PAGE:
Takeaway: To find anticipation, a prior art reference must disclose all elements of the claim within the four corners of the reference, and must also disclose those elements arranged as in the claim.

In its Decision, the Board denied the Petition as to all challenged claims of the ’124 patent. Accordingly, the inter partes review that Petitioner had requested was not instituted.

Petitioner had sought inter partes review of claims 1, 2, 4, 6, 17, 18, 20, and 22 of the ’124 patent, which relates to “[a]n extrusion head for depositing layers of solidifying material in a desired pattern to form three-dimensional physical objects[.]” The grounds asserted by Petitioner included: anticipation of claims 1, 2, 4, 6, 17, 18, 20, and 22 under 35 U.S.C. § 102 in view of Crump; obviousness of claims 1, 2, 4, 6, 17, 18, 20, and 22 under 35 U.S.C. § 103(a) in view of Crump and Evans; obviousness of claims 1, 2, 4, 6, 17, 18, 20, and 22 under 35 U.S.C. § 103(a) in view of Crump and Pearson; obviousness of claims 1, 2, 4, 6, 17, 18, 20, and 22 under 35 U.S.C. § 103(a) in view of Crump and Baker; and obviousness of claims 1, 2, 4, 6, 17, 18, 20, and 22 under 35 U.S.C. § 103(a) in view of Crump and Floyd.

The Board construed the claims under the broadest reasonable interpretation standard (BRI). In doing so, the Board disagreed with Petitioner’s proposed construction that the claim term “thin-wall” should mean “on the order of .005-0.015 inches.” According to the Board, “there is no requirement that [the Board’s] construction necessarily contain precise numerical measurements merely because they appear in the examples” described in the specification.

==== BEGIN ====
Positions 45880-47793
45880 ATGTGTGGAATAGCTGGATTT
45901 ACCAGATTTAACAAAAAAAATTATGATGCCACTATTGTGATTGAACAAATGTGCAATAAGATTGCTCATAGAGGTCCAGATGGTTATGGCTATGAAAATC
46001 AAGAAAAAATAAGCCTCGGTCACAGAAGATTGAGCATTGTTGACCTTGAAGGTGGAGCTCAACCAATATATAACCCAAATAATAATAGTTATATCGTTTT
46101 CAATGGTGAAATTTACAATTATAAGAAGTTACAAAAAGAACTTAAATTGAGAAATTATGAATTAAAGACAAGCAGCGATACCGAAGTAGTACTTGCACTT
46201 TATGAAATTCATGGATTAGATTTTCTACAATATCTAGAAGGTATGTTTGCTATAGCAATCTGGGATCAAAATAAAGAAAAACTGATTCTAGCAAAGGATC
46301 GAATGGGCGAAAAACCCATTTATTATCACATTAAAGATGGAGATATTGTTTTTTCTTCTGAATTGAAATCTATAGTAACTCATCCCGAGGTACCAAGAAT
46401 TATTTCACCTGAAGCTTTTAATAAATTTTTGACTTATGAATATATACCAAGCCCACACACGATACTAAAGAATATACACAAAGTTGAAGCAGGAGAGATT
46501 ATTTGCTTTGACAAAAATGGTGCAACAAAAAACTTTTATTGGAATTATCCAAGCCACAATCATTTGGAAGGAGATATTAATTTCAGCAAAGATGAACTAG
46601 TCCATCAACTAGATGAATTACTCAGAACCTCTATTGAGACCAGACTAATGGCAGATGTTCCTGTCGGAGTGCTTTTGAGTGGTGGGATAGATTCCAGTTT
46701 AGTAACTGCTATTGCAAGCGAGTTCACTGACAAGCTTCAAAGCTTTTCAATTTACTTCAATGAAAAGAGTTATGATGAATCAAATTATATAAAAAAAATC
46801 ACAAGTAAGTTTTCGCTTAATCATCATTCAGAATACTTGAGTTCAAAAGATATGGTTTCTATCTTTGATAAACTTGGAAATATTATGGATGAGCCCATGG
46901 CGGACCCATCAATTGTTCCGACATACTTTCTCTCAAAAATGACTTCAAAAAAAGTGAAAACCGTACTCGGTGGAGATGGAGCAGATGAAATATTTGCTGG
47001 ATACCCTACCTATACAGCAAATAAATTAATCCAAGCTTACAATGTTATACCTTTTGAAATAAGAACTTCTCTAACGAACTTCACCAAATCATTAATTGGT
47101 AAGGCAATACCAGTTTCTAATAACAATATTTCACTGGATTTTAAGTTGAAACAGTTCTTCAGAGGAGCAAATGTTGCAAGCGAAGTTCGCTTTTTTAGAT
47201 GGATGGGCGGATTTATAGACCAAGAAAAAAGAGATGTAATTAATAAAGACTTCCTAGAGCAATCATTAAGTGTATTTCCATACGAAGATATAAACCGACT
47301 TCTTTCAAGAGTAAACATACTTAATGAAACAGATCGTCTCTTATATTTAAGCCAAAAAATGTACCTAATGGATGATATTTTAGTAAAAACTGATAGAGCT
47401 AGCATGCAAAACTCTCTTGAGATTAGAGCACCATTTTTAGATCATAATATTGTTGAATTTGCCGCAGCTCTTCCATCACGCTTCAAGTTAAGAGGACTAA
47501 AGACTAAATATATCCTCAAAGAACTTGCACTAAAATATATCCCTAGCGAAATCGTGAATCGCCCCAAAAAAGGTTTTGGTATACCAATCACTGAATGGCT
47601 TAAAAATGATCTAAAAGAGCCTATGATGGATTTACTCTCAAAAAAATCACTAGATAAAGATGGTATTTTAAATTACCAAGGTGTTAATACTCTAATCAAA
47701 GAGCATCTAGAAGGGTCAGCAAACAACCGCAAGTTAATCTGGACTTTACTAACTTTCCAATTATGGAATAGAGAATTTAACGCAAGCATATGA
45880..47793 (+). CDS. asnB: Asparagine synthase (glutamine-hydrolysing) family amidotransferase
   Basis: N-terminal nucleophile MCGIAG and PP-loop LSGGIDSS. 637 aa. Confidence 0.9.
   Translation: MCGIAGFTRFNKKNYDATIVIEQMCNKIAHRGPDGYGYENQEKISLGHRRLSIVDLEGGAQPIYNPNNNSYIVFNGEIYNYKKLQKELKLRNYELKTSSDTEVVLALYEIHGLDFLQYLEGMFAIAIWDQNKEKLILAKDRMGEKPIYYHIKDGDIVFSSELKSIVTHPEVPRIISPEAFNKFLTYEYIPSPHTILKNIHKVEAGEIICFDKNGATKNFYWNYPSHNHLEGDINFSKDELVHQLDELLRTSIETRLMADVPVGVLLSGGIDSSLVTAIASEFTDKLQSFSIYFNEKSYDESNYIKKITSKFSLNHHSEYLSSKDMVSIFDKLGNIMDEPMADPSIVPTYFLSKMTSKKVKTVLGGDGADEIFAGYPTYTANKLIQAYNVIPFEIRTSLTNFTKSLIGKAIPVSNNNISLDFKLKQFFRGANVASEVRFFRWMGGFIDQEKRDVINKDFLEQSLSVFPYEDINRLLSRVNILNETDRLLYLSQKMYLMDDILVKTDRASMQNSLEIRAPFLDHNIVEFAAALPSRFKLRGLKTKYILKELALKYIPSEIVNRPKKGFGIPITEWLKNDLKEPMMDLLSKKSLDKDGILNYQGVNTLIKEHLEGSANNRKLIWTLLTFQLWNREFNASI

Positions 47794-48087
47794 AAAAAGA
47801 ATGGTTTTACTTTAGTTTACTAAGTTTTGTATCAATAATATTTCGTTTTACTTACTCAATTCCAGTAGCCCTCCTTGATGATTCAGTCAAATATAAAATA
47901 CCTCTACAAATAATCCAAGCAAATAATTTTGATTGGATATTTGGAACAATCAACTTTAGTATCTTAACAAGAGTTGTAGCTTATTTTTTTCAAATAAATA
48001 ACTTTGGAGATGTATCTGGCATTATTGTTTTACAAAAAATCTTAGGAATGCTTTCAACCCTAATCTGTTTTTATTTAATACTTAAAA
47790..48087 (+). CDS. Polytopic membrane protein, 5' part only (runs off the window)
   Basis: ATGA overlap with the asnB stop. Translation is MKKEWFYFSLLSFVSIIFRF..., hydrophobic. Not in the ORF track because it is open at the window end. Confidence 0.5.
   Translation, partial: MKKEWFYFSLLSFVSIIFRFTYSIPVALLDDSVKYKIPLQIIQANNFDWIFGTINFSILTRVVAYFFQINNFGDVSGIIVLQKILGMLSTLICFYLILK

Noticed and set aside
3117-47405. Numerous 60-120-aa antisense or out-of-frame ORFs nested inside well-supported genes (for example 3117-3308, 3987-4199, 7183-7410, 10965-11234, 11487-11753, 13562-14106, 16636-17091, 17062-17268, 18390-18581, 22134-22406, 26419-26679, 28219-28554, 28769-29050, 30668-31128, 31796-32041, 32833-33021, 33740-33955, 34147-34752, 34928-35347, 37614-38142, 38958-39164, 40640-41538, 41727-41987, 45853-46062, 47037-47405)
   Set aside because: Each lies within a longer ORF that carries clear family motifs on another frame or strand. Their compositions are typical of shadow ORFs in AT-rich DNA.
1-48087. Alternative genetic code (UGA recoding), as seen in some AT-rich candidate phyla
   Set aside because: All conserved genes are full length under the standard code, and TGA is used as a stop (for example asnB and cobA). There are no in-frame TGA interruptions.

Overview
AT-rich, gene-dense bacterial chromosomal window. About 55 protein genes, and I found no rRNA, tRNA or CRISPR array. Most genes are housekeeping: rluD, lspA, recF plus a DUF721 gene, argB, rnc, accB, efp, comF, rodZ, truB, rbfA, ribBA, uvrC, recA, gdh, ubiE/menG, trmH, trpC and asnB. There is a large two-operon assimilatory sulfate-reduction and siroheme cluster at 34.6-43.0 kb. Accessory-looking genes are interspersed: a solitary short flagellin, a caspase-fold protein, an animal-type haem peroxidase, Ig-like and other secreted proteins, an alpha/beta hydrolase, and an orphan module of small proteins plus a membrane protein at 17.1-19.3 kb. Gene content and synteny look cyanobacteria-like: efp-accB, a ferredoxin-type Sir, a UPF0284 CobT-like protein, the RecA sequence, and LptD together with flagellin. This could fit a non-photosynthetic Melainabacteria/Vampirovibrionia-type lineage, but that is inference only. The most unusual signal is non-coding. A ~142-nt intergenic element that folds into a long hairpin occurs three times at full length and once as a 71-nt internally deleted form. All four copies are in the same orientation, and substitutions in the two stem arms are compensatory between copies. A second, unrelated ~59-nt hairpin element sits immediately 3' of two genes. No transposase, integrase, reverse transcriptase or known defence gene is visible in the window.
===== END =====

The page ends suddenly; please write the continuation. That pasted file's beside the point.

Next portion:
Petitioner had supported its anticipation challenges to claims 1, 2, 4, 6, 17, 18, 20, and 22 of the ’124 patent with a Declaration by Dr. Thomas A. Campbell. The Board found that such challenges impermissibly mixed together teachings from different embodiments of Crump in a manner that precluded any finding of anticipation. As stated by the Board, “[t]o anticipate, the prior art reference must disclose all elements of the claim within the four corners of the reference, and must also disclose those elements arranged as in the claim.” The Board also noted that Petitioner’s arguments did not show sufficiently that the thin-wall tube recited in claims 1 and 17 was disclosed by Crump because, for example, Petitioner’s calculations with respect to the thin-wall tube element were flawed and because arguments based on dimensions shown in drawings that are not described as being to scale are typically not persuasive. Also, Crump was considered by the Examiner during prosecution of the application that resulted in the ’124 patent.

As for the obviousness-based challenges, the Board was not persuaded that Petitioner had provided sufficient explanation as to how or why one skilled in the art would have combined the various references in the asserted manner. The Board found this to be so despite the fact that Petitioner had attempted to rely on the Declaration of Dr. Thomas in support of its contentions.

Microboards Technology, LLC d/b/a Afinia v. Stratasys Inc., IPR2015-00287

Paper 13: Decision Denying Institution of Inter Partes Review

Dated: May 28, 2015

Patent: 6,004,124

Before: Donna M. Praiss, Kristina M. Kalan, and Jon B. Tornquist

Written by: Kalan

Related Proceedings: Stratasys Inc. v. Microboards Tech., LLC d/b/a Afinia, Civil Action No. 13-cv-03228-DFW-TNL (D. Minn.)